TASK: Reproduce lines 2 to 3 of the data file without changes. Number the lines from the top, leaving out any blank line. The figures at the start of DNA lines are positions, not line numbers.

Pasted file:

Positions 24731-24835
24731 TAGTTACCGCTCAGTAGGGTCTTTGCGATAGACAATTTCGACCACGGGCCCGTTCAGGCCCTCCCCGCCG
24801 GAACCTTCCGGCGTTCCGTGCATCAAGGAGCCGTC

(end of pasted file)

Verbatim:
24731 TAGTTACCGCTCAGTAGGGTCTTTGCGATAGACAATTTCGACCACGGGCCCGTTCAGGCCCTCCCCGCCG
24801 GAACCTTCCGGCGTTCCGTGCATCAAGGAGCCGTC